Altadena Historic Society marks grave of unsung civil rights hero

By Matthew Rodriguez

Associate Editor of Pasadena Weekly

Ön the first federal recognition process, the Altadena Historical Society celebrated the life of Ellen Garrison Clark, daughter of an escaped slave and civil rights activist who died over a century ago.

June 10th is the annual celebration of the abolition of slavery on June 19, 1865. Last week the US government recognized it as a federal holiday.

“Today is the first time we celebrate Juneteenth as a federal holiday, and today is our first celebration of Ellen Garrison Clark,” said Veronica Jones, AHS board member. “Who would have thought that we have a key here in Altadena that will help us to get to know the true history of this country.”

After Clark died in 1892, she was buried in an unmarked grave in Altadena in the Mountain View Mortuary and Cemetery. The historical society honored her legacy by holding a ceremony and placing a tombstone on her grave.

“She was buried here in Mountain View Cemetery, and all these years her grave has been here without a headstone,” said Dr. Sandra Thomas, board member of AHS.

Clark dedicated her life to fighting for equality by training ex-slaves and fighting segregation.

“Your story is inspiring,” said Congresswoman Judy Chu. “The descendant of a runaway female slave and a freed slave girl, she grew up fighting slavery … She had a lifetime commitment to helping others on their way to freedom, and that meant education was a priority for herself and others. “

Clark was born in Concord, Massachusetts in 1823 and came from an activist family. Inspired by the anti-slavery lectures Frederick Douglass gave in her hometown, Clark’s mother, Susan Garrison, helped found the Ladies’ Antislavery Society of Concord. Influenced by her mother’s pursuit of equality, Clark set out on her own path to justice.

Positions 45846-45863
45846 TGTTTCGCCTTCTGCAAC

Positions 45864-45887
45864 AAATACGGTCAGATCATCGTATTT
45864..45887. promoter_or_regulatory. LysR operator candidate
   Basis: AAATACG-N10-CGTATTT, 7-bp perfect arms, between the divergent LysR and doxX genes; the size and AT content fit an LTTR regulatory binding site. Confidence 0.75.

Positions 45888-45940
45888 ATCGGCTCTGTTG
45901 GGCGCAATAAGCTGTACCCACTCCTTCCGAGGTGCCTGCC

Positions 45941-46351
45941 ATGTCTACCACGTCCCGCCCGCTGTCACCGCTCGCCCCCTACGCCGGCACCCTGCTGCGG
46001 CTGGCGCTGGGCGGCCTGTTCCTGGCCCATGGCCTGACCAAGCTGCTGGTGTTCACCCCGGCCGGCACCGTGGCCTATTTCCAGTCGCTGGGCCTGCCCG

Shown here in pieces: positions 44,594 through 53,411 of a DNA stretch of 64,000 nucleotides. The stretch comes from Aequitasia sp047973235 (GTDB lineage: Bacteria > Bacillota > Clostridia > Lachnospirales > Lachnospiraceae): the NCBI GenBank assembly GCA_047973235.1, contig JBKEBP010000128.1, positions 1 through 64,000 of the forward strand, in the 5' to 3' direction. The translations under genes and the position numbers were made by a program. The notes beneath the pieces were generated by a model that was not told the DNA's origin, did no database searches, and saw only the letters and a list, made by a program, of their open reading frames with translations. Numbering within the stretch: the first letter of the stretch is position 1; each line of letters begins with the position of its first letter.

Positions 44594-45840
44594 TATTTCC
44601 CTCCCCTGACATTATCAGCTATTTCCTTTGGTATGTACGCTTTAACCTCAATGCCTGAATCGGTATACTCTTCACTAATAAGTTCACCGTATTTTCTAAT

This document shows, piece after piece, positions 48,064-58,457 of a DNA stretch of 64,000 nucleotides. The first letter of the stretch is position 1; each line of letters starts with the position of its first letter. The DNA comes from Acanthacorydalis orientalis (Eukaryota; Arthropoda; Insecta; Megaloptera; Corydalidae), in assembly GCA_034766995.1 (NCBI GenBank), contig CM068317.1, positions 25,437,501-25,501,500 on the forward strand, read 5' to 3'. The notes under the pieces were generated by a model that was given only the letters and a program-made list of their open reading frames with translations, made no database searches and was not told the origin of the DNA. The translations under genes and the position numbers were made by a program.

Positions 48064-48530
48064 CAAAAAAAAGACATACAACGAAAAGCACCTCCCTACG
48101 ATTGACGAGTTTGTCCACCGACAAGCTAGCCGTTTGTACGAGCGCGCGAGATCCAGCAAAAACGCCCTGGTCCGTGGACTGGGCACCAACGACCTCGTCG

“Miss Clark has made black education and civil rights her life work. That’s all she wanted to do, “said Thomas.

Before the Civil War, Clark fought for black American rights while living in Boston, focusing on desegregating railways and schools in Massachusetts.

“Ellen Garrison Clark had a reputation for advocating for others,” said Jones. “She said, ‘I think it is our duty as a people to spend our lives improving our whole race.’ Ellen Garrison Clark believed that all human beings deserve to be treated (equally). “

Towards the end of the Civil War, she worked for the American Missionary Association to teach newly freed slaves in the south, and her organization built schools for the formerly enslaved population.

“She spent 25 years of her life teaching in Freedman Schools,” said Thomas. “Freedman schools were pretty much set up for uneducated blacks, and they couldn’t be taught during the day. She did a large part of her classes at night because blacks were forbidden to learn too much reading and writing in some areas. “

After the end of the Civil War, Clark continued to teach in the south. In Baltimore, she fought again for desegregation after being kicked out of the ladies’ waiting room. She later returned and stood firm, and eventually filed a lawsuit. She lost to the railroad after a grand jury dismissed the case.

“She was Rosa Parks long before Rosa Parks,” said Thomas. “That was something unheard of. We’re talking about a different era … We stand on the shoulders of people like you. “

She stayed in the south for many years, living and teaching in a community of ex-slaves in Kansas. She eventually moved to Altadena, where she died and has been buried in an unmarked grave to this day.

Thomas, Jones, and the rest of historical society are determined to make Clark’s life story a lasting legacy.

“I will do everything I can to ensure that her memory and all the countless people this woman has touched in this nation are remembered,” said Thomas.

“I want to make sure she is never forgotten.”

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